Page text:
Turnip cake (蘿蔔糕/萝卜糕, lo bak go in Cantonese) is a dish that you often find at dim sum. There are many regional variations of turnip cake. The one that’s most popular in dim sum restaurants is lo bak go, which is southern Chinese-style turnip cake. My mom’s recipe is this southern Chinese-style turnip cake. There’s also Taiwanese-style turnip cake, tsai tao kui (菜頭粿). You can check out my friend Irvin Lin’s recipe for tsai tao kui here.
Pan frying the turnip cake gives it a crispy exterior, while the inside stays soft. When you bite into a piece, you’ll taste umami flavors from ingredients like dried scallops, dried shrimp, Chinese sausage or Chinese cured pork. Mama Lin has made lo bak go for years, and I’m glad I can make it myself now. I may be biased, but I think Mama Lin’s turnip cake is the best!
WHY IS LO BAK GO CALLED “TURNIP CAKE” IN ENGLISH?
The reason why lo bak go turned into “turnip cake” in English is convoluted and confusing.
Turnip cake is made of daikon (lo bak in Cantonese), a long white radish that’s commonly used in Asian cooking. Technically, this dish ought to be “radish cake.” However, lo bak go was translated as “turnip cake” by Chinese restaurants years ago, and that’s the name that has stuck. We will have to roll with it.
Another issue is how “糕” (go) is translated into English as “cake.” In Chinese, the word 糕 can refer to many different foods: sweet or savory batter that’s steamed into a solid cake, like lo bak go; sweet batter that is steamed into moist and airy cakes; or sweet batter that’s baked into Western-style cakes. I’ve always found “cake” to be an imprecise translation, but that’s the word you commonly see nowadays.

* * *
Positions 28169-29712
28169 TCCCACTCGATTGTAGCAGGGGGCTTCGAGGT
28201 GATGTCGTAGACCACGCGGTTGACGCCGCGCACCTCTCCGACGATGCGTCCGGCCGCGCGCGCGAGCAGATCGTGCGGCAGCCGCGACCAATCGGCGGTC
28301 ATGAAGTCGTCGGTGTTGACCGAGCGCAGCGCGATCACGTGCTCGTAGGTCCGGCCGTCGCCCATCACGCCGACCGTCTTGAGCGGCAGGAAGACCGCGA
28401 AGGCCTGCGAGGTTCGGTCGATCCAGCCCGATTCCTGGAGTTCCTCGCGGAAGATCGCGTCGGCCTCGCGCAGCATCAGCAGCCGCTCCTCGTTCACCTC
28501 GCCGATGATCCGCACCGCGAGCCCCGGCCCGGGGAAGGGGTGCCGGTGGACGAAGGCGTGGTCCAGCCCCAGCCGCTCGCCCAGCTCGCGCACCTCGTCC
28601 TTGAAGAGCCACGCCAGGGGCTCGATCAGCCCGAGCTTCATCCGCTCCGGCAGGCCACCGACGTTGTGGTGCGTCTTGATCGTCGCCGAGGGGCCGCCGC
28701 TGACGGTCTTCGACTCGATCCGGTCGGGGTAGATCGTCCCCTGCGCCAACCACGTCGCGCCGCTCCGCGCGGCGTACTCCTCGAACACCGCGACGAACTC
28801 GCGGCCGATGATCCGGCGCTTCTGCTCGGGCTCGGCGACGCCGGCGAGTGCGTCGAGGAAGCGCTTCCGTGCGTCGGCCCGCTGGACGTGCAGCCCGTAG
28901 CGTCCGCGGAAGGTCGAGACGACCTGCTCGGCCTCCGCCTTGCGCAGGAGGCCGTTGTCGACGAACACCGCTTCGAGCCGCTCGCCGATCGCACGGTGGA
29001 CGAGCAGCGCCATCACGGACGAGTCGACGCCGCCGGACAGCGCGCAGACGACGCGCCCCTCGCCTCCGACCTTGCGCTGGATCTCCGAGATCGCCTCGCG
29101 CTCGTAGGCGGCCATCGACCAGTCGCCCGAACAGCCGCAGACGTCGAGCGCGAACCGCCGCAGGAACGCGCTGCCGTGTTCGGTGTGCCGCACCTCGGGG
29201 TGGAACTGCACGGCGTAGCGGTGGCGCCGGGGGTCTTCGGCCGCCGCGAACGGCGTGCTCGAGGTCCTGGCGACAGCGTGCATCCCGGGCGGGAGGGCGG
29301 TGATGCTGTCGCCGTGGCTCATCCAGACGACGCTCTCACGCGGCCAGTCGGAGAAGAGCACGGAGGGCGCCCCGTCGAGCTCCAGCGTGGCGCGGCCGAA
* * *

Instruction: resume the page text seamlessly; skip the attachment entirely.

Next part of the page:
A NOTE ABOUT DAIKON
White radishes, like the ones you see above, are commonly used in Asian cuisine. This radish comes in many varieties. I commonly see them labeled as daikon in grocery stores and farmers markets. Daikon (大根) is the Japanese name for this radish and means “big root.”
Mama Lin prefers to cook with the radish on the left, which is thicker and more rounded. My mom calls it “Chinese radish.” According to my mother, the one on the right, which she calls “Japanese radish,” is more bitter. I can’t say that I notice that big of a difference between the two. Any daikon should work for this recipe.
HOW TO MAKE TURNIP CAKE/LO BAK GO
PREPARE FLAVORING BITS
Mama Lin likes using dried shrimp and dried scallops for her lo bak go. Soak them overnight to rehydrate. The scallops in particular need a few hours of soaking before they’re soft enough to be shredded. Mama Lin generally adds Chinese sausage (臘腸) and her homemade Chinese cured pork (臘肉) to flavor the lo bak go as well.
To bring out the flavor of these ingredients, my mom sautés them along with some shallots for a few minutes. She then seasons the flavoring bits with a bit of salt and oyster sauce.